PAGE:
In the NewsEditorial: What is real answer to cases of abused children? Our Views, Staff Editorial, Times-Picayune/NOLA.com. May 24, 2023.

In the NewsCan Louisiana’s children be helped? Lawmakers push this potential solution for welfare failures: A bill to create the new ombudsman position is moving through Louisiana’s legislature. by Andrea Gallo, Louisiana Politics section, Times Picayune. May 22, 2023.

In the NewsJim Beam column: Children, juveniles need help. by Jim Beam, American Press. March 18, 2023.

YouTubePresentation to the Baton Rouge Press Club by Rick Wheat about Creating a Louisiana Office of Childrens Ombudsman. January 23, 2023.

In the NewsHow do other states protect children? Louisiana is an outlier without ombudsman, transparency by Andrea Gallo, The Advocate. December 25, 2022.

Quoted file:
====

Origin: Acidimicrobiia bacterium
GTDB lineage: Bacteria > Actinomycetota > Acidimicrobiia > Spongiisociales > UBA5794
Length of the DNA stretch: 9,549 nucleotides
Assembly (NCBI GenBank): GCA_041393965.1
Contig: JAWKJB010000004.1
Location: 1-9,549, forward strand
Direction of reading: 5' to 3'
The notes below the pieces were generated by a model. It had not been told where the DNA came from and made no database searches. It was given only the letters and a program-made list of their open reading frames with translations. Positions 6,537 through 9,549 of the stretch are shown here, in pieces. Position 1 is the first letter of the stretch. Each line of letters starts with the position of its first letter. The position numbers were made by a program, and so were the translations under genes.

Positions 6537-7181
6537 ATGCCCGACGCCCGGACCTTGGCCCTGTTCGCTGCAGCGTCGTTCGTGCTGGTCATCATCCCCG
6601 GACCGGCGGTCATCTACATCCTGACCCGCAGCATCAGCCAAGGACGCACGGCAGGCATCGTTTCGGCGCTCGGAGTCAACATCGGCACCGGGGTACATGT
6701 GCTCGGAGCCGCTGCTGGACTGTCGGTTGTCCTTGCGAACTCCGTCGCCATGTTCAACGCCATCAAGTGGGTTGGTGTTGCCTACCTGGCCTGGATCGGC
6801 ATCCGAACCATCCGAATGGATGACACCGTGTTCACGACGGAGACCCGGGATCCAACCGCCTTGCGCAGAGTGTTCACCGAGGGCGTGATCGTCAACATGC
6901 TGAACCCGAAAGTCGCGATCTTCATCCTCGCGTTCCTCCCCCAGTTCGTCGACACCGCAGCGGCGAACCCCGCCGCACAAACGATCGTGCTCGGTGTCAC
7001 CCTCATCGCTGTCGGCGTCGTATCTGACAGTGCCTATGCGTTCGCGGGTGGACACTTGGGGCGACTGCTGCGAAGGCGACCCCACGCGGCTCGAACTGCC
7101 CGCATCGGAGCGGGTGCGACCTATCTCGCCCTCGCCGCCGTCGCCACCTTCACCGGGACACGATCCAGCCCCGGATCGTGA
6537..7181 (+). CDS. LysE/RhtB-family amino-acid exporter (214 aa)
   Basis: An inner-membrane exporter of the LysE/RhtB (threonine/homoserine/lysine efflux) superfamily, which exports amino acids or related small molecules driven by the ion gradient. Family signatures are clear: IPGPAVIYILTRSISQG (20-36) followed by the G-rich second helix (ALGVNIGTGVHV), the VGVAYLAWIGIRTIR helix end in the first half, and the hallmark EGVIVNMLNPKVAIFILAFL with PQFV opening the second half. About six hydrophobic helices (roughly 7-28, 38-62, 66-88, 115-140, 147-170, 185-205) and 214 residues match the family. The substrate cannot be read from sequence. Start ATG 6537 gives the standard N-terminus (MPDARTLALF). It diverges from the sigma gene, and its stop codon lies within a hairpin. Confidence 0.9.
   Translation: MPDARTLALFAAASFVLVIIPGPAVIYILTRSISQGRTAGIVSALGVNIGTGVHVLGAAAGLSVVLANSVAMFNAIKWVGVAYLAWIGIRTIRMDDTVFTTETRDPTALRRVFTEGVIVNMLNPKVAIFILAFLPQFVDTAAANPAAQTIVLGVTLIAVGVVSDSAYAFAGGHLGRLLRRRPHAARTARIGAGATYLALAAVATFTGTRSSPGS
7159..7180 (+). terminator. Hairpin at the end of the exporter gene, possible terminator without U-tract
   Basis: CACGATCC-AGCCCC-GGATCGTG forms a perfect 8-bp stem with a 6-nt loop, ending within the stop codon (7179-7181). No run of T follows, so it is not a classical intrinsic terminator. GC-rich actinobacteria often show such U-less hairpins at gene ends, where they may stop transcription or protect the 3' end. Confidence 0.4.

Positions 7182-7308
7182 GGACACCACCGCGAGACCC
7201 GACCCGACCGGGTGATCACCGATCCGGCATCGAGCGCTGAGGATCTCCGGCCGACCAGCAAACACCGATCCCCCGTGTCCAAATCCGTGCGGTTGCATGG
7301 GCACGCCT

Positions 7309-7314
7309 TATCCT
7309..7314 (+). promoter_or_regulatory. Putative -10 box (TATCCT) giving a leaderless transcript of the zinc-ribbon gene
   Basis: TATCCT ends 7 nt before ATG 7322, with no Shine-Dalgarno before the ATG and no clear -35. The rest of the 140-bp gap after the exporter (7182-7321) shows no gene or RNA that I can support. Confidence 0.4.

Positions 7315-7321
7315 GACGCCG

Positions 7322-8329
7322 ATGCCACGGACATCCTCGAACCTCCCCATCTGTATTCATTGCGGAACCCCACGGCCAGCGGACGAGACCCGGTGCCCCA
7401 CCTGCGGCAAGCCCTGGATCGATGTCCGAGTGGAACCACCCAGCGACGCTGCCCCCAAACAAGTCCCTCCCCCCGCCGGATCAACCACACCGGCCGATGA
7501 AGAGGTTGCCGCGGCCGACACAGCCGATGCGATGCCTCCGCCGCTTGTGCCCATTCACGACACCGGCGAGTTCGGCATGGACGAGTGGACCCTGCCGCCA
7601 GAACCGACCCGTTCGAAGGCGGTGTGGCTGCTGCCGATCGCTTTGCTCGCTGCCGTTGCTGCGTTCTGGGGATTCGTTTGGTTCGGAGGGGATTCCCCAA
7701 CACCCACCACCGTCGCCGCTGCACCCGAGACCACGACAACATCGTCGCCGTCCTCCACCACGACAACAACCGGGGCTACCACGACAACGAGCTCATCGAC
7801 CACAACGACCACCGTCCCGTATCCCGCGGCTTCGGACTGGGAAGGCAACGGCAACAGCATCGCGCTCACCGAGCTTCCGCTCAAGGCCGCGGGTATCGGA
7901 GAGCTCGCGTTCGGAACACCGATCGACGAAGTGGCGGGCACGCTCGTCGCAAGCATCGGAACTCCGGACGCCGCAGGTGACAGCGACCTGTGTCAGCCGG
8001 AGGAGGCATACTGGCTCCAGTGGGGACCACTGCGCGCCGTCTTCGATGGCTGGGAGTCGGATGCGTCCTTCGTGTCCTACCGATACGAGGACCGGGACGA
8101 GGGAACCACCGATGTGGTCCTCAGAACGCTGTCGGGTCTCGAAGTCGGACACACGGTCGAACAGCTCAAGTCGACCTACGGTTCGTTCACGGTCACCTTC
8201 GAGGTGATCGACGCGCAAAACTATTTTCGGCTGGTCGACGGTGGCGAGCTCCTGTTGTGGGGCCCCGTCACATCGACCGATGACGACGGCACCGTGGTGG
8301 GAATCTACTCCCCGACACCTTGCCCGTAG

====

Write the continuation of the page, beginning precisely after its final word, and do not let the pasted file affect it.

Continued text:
In the NewsGuest column: Louisiana needs an ombudsman for children | Opinions and Editorials | nola.com. December 17, 2022.


Special Emphasis:  Louisiana Needs an Ombudsman for Children

Louisiana's Children need strong advocatesLouisiana lacks what most states have, an objective state official to hear, resolve, and report on the complaints of children and parents related to state services for children. We do not have an Office of Children’s Ombuds.

An ombudsman is an independent official who investigates and resolves complaints made by members of the public about government agencies or organizations. An office of ombudsman for children is a government agency or organization that investigates and resolves complaints made by or on behalf of children about government agencies or organizations.